The organo-arsenical melarsoprol (Arsobal) was developed in the 1940s, and is effective for patients with second stage sleeping sickness. However, 3 - 10% of those injected have reactive encephalopathy (convulsions, progressive coma, or psychotic reactions), and 10 - 70% die; it can cause brain damage in those that survive the encephalopathy. However, due to its effectiveness, melarsoprol is still used today. Resistance to melarsoprol is increasing, and combination therapy with nifurtimox is currently under research. Melarsoprol (INN) is a medicinal drug used in the treatment of Human African trypanosomiasis. ... Encephalopathy is a container term for various conditions affecting the brain. ... Brain damage or brain injury is the destruction or degeneration of brain cells. ... Melarsoprol (INN) is a medicinal drug used in the treatment of Human African trypanosomiasis. ...


Eflornithine (difluoromethylornithine or DFMO), the most modern treatment, was developed in the 1970s by Albert Sjoerdsmanot and underwent clinical trials in the 1980s. The drug was approved by the United States Food and Drug Administration in 1990, but Aventis, the company responsible for its manufacture, halted production in 1999. In 2001, however, Aventis, in association with Médecins Sans Frontières and the World Health Organization, signed a long-term agreement to manufacture and donate the drug. Eflornithine (α-difluoromethylornithine or DFMO) is a drug manufactured by Aventis which has various uses. ... FDA logo The Food and Drug Administration (FDA) is an agency of the United States Department of Health and Human Services and is responsible for regulating food, dietary supplements, drugs, biological medical products, blood products, medical devices, radiation-emitting devices, veterinary products, and cosmetics in the United States. ... Aventis was formed in 1999 when Rhône-Poulenc S.A. merged with Hoechst AG. The merged company was based in Strasbourg, France. ... 2001 (MMI) was a common year starting on Monday of the Gregorian calendar. ... Médecins Sans Frontières ( (help· info)) (English: Doctors Without Borders) is a secular humanitarian-aid non-governmental organisation best known for its projects in war-torn regions and developing countries facing endemic disease. ... The World Health Organization (WHO) is a specialized agency of the United Nations (UN) that acts as a coordinating authority on international public health. ...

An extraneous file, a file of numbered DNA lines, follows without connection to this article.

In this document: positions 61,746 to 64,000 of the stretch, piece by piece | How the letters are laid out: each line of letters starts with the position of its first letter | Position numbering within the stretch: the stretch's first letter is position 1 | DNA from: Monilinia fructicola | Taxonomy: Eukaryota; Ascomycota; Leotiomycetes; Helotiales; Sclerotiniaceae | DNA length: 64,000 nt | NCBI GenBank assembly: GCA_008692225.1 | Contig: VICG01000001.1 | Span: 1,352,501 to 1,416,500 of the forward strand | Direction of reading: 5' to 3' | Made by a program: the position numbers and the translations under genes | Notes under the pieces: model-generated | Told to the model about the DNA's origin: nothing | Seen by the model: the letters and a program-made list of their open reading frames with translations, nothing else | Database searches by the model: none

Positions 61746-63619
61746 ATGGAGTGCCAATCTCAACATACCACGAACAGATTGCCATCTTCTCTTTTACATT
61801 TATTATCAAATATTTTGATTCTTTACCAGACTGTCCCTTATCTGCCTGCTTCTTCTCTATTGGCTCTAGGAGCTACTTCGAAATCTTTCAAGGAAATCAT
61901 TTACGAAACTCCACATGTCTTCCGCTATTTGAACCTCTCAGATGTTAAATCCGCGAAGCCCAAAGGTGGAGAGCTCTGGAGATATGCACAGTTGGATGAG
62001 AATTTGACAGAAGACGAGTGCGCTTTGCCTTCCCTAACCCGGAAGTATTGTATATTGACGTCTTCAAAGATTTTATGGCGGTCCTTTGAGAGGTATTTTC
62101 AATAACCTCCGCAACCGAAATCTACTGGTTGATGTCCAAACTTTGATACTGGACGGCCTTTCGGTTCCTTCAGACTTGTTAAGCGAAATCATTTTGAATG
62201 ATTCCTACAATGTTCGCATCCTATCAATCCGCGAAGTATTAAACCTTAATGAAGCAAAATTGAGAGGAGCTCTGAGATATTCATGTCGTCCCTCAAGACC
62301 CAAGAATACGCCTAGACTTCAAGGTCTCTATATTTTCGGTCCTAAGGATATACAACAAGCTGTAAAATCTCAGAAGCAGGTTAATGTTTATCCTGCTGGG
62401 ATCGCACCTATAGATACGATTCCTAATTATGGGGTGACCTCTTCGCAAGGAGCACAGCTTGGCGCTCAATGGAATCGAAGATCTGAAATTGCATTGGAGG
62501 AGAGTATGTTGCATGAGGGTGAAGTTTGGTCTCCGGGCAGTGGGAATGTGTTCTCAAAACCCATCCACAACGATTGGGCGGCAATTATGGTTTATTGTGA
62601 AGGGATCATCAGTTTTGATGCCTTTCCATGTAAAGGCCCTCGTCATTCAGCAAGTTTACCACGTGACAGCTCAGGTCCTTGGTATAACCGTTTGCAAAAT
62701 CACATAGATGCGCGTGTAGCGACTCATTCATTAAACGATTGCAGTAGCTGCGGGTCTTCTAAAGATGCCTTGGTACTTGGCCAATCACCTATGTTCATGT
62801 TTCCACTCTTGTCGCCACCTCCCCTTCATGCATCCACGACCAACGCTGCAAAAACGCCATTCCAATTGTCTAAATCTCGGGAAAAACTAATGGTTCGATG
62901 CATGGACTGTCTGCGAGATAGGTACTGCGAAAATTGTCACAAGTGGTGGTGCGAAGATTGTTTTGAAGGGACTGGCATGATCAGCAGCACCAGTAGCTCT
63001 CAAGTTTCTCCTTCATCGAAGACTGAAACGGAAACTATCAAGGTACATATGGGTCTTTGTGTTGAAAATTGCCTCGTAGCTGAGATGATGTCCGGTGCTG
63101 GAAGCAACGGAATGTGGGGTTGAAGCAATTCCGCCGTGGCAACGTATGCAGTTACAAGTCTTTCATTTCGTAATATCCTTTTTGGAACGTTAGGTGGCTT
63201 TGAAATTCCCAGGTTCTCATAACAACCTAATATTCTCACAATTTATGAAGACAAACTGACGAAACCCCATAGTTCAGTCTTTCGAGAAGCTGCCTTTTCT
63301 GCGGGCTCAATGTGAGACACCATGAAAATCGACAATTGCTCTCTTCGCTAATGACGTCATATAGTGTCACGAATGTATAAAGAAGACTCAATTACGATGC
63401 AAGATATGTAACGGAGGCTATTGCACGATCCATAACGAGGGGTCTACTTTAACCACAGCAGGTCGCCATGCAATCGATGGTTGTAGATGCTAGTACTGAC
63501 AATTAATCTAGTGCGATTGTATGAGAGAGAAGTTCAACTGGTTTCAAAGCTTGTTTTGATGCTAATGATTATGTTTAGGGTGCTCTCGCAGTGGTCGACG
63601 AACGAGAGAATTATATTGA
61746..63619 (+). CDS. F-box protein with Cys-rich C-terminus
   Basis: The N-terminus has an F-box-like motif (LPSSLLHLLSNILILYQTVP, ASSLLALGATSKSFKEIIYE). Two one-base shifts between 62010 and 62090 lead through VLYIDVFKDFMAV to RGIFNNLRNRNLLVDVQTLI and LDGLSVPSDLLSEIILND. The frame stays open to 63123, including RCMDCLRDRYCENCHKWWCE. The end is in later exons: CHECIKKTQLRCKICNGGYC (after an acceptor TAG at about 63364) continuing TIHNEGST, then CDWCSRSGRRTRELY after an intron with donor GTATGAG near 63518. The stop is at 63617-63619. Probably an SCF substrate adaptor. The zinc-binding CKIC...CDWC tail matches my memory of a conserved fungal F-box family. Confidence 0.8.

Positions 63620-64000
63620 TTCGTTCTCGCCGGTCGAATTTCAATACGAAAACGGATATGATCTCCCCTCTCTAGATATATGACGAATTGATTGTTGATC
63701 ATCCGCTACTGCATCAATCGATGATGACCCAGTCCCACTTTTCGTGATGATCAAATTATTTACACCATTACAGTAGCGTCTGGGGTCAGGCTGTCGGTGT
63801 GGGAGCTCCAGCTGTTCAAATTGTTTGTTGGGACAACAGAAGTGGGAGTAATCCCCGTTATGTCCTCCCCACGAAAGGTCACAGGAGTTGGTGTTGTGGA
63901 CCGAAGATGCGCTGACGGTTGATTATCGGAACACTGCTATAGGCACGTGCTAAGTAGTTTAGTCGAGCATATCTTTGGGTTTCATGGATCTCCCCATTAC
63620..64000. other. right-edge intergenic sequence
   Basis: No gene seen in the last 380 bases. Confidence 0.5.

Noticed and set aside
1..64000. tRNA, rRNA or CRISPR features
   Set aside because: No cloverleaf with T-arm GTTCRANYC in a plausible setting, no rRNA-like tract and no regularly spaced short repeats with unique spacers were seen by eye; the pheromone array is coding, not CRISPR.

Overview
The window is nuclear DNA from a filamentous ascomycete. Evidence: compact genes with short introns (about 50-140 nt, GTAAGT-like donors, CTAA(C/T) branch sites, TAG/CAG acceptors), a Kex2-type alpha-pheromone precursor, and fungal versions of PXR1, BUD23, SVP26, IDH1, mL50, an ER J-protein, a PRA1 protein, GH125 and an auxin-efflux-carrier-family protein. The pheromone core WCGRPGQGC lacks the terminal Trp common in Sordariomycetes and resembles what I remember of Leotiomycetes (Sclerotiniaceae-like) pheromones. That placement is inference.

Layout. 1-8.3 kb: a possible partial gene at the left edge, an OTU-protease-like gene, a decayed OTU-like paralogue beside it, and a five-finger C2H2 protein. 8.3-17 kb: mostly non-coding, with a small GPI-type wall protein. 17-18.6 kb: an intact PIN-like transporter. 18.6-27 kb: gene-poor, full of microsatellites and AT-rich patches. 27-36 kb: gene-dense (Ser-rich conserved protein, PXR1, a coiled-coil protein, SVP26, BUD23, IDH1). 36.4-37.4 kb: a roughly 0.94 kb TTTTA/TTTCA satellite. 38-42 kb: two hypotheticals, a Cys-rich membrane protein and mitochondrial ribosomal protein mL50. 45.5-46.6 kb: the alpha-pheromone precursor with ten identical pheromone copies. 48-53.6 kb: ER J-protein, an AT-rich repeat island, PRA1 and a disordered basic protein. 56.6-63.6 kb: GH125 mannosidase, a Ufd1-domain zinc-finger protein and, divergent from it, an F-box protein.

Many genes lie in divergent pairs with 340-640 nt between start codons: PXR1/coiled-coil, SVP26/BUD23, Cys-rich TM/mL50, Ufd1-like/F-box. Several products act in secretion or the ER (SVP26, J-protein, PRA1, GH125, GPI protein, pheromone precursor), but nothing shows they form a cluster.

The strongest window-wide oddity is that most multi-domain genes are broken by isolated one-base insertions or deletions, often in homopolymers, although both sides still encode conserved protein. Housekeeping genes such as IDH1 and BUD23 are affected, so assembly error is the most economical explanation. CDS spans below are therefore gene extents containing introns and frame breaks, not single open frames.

The genome of the parasite has been decoded and several proteins have been identified as potential targets for drug treatment. The decoded DNA also revealed the reason why generating a vaccine for this disease has been so difficult. T. brucei has over 800 genes that manufacture proteins that the disease mixes and matches to evade immune system detection. (Berriman, et al., 2005)


An international research team working in the Democratic Republic of the Congo, New Sudan and Angola involving Immtech International and University of North Carolina at Chapel Hill have completed a Phase IIb clinical trial and commenced a Phase III trial in 2005 testing the efficacy of the first oral treatment for Sleeping Sickness, known at this point as "DB289". [10] [11] Southern Sudan is a region of Sudan. ... The University of North Carolina at Chapel Hill is a public, coeducational, research university located in Chapel Hill, North Carolina, United States. ... In medicine, a clinical trial (synonyms: clinical studies, research protocols, medical research) is a research study. ... In medicine, a clinical trial (synonyms: clinical studies, research protocols, medical research) is a research study. ...


Recent findings indicate that the parasite is unable to survive in the bloodstream without its flagellum. This insight gives researchers a new angle with which to attack the parasite.[12] // A Flagellum (plural: flagella) is a long, slender projection from the cell body, composed of microtubules and surrounded by the plasma membrane. ...


Prevention and control

Prevention and control focus on, where it is possible, the eradication of the parasitic host, the tsetse fly. Two alternative strategies have been used in the attempts to reduce the African trypanosomiases. One tactic is primarily medical or veterinary and targets the disease directly using monitoring, prophylaxis, treatment, and surveillance to reduce the number of organisms which carry the disease. The second strategy is generally entomological and intends to disrupt the cycle of transmission by reducing the number of flies. For in depth information on prevention of the disease via tsetse fly control see Tsetse fly control Binomial name Glossina morsitans The tsetse fly, Glossina morsitans, is a fly (order Diptera) that eats blood from animals, including humans. ...


Instances of sleeping sickness are being reduced by the use of the sterile insect technique. El Salvador successfully demonstrated the sterile insect technique eliminating the malaria causing mosquito, from a region for a period of time. ...